Guest Post – Finding Balance After Living in the Extreme

I came across Cara from Balance in the Burbs about a year ago and was immediately drawn to her content! Cara and I share a lot of similarities and I drew inspiration from her story to begin my journey of discovering balance.  It seems only fitting to share a guest post from Cara as I start the next chapter in blogging about Balance.  Thank you Cara for the amazing post x
balanceintheburbs
Balance isn’t something you’re given. It’s something you seek. It’s something achieved intentionally through mindfulness and self-awareness. 
 
Balance > Having a successful career but no friends to share it with.
Balance > Eating an entire box of donuts.
Balance > Addiction.
Balance > Size 0 jeans.
Balance > An eating disorder.
 
So many of us are drawn to extremes. We’re all-in or all-out and struggle to find that lovely place in the middle we call “balance.” When I was struggling with anorexia and bulimia, I was on the very edge of extreme. I suppose my “reward” — the thing I thought I desired — was a small frame. But the smaller I became, the more my ED controlled my thoughts and actions. 
 
I was never content. I realized a hard truth: Happiness does not come from size 0 jeans. It doesn’t come from salads or cakes or scales or gyms, either. I was searching for happiness and therapy in all the wrong places instead of searching inside myself. 
 
By finding balance, I was able to find myself — the self I had starved with self-hate, negative talk and a toxic eating disorder. 
 
So how do you transition from a life of extremes to a life in balance?
It’s a gradual process. For those of us who live in extremes, the notion of easing into something doesn’t come easy. We want to dive in and live the perfectly balanced life straight away. But that’s just not what balance is about.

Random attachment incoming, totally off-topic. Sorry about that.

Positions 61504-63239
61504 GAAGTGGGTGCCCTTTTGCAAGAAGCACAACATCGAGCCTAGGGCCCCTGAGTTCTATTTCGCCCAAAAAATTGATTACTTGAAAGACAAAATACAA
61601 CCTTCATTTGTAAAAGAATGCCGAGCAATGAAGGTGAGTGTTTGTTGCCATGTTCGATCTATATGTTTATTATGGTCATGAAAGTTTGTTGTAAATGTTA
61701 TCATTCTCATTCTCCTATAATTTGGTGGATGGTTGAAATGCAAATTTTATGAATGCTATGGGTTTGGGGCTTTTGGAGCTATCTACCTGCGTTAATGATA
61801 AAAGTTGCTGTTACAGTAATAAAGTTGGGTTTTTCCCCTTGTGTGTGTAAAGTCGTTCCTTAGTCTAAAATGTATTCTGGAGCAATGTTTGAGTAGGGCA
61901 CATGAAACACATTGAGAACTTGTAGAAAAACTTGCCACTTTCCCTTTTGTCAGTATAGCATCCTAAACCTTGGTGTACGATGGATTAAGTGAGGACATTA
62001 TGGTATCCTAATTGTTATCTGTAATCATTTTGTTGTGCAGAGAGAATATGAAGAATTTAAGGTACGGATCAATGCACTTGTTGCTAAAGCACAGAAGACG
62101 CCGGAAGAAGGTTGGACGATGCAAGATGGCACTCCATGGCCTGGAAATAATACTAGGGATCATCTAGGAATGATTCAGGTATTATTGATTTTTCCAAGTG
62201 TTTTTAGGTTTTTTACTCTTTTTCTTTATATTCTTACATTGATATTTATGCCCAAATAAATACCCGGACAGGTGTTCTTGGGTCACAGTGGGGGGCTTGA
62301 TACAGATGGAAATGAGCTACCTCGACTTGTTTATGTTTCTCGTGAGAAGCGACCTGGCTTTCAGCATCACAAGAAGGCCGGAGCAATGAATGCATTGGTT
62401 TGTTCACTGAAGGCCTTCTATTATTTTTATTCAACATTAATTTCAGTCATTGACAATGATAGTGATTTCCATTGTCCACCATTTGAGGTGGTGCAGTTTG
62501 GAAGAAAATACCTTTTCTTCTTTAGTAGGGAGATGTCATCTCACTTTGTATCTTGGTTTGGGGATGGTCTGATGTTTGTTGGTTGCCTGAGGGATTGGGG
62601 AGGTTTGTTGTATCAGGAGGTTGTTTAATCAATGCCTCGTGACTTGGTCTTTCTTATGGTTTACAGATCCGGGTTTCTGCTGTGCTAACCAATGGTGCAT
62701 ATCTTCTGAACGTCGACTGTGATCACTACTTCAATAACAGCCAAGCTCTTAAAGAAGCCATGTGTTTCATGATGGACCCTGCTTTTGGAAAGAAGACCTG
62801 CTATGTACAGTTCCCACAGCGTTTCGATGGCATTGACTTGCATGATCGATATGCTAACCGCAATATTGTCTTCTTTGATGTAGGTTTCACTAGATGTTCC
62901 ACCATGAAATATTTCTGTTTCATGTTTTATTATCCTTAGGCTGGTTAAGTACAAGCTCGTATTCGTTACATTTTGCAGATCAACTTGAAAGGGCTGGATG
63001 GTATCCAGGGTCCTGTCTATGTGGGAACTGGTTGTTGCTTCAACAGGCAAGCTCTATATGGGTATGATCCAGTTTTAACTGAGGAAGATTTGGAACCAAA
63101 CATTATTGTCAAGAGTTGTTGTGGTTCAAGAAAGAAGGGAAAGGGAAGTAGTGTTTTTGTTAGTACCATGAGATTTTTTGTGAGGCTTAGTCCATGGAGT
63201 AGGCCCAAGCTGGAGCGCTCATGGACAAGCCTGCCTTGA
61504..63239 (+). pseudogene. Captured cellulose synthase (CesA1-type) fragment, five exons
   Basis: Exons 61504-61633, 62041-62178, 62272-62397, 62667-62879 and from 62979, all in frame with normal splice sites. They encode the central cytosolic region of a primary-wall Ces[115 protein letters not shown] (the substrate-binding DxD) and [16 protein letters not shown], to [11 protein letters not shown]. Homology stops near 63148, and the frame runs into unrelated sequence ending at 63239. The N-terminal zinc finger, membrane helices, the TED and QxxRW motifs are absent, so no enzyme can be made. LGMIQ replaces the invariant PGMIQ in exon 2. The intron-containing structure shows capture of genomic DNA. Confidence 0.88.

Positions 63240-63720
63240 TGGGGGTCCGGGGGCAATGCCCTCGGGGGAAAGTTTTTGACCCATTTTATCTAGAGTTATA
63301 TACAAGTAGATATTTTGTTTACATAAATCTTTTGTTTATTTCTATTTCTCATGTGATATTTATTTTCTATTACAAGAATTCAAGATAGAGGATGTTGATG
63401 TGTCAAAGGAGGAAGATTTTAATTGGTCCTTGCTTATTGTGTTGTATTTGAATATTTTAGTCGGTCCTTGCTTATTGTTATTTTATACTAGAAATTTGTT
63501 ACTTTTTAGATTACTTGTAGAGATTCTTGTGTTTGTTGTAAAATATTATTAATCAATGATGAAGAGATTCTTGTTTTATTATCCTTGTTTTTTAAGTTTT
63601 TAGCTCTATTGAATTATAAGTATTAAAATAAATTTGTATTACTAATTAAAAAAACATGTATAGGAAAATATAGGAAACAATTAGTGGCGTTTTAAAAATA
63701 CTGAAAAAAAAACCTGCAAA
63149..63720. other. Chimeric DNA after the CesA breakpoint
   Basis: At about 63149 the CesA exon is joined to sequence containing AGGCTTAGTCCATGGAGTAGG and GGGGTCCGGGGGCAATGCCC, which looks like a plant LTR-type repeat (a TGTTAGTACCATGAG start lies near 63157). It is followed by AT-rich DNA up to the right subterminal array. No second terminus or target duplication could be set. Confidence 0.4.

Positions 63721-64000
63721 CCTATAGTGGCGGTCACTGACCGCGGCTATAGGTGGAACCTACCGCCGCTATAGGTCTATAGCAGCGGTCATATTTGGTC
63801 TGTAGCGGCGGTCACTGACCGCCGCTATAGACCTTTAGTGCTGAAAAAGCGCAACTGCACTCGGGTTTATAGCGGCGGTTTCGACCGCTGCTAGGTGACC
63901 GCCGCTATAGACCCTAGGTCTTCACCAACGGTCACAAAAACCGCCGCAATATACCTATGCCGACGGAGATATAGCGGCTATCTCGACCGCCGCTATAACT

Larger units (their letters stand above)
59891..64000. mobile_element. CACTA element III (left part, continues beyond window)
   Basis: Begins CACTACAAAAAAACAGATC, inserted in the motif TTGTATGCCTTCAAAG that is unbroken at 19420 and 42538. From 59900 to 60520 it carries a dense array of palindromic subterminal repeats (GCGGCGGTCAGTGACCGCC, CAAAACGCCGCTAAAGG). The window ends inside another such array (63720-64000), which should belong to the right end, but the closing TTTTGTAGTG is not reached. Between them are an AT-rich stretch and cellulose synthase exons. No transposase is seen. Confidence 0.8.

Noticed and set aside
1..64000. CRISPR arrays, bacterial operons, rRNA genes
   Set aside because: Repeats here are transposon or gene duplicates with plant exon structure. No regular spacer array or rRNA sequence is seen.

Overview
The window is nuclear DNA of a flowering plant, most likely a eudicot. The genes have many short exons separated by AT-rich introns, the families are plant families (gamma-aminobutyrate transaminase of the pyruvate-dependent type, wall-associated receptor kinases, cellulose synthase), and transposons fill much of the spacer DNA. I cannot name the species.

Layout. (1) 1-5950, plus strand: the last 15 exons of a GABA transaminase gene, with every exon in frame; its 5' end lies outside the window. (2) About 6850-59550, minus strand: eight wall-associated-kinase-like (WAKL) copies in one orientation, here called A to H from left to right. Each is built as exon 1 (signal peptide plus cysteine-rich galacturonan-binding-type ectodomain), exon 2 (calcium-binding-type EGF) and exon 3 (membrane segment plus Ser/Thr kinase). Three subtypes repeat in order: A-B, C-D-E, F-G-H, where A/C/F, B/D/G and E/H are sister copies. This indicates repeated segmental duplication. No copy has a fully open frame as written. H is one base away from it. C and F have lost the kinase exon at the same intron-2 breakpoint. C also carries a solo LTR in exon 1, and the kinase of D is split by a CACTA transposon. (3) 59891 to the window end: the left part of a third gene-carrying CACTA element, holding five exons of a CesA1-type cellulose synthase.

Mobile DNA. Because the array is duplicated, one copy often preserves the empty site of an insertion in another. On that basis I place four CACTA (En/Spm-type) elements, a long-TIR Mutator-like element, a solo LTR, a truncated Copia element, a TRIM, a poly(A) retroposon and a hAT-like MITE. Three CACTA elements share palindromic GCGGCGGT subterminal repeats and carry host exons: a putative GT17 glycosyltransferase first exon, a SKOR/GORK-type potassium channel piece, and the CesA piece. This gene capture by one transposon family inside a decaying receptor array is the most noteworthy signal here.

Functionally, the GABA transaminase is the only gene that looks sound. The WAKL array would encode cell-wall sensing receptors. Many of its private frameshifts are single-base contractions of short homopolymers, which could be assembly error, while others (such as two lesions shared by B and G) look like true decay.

I chose small things at first. I stopped weighing myself. Once I became comfortable with that, I stopped counting calories once/week, then twice, then altogether — adopting mindful eating. I started spending less time working out and more time discovering what I truly enjoyed. I got to know myself and I learned to treat myself with love and compassion.
 
Sure, it was hard to give up the size 0 jeans. But it only hurt for a moment, because I knew that they did not possess happiness. And the actions required of my body to keep those jeans were extreme, unhealthy and all-consuming. 
 
Life isn’t about living in the extremes. It’s about being flexible and riding life’s ebbs and flows; highs and lows; melodies and harmonies. It’s about accepting and enjoying the moment. All of life is made up of nows — when we wake up to the present, we can recover from a life of ungratifying extremes.
Cara McDonald is a yoga instructor in suburbia, Kansas.  As an eating disorder survivor, she’s also a body image and mindfulness advocate.  She blogs about her journey to find balance through yoga, mindfulness, food and more at balanceintheburbs.com.  You can also find her on Facebook and Instagram.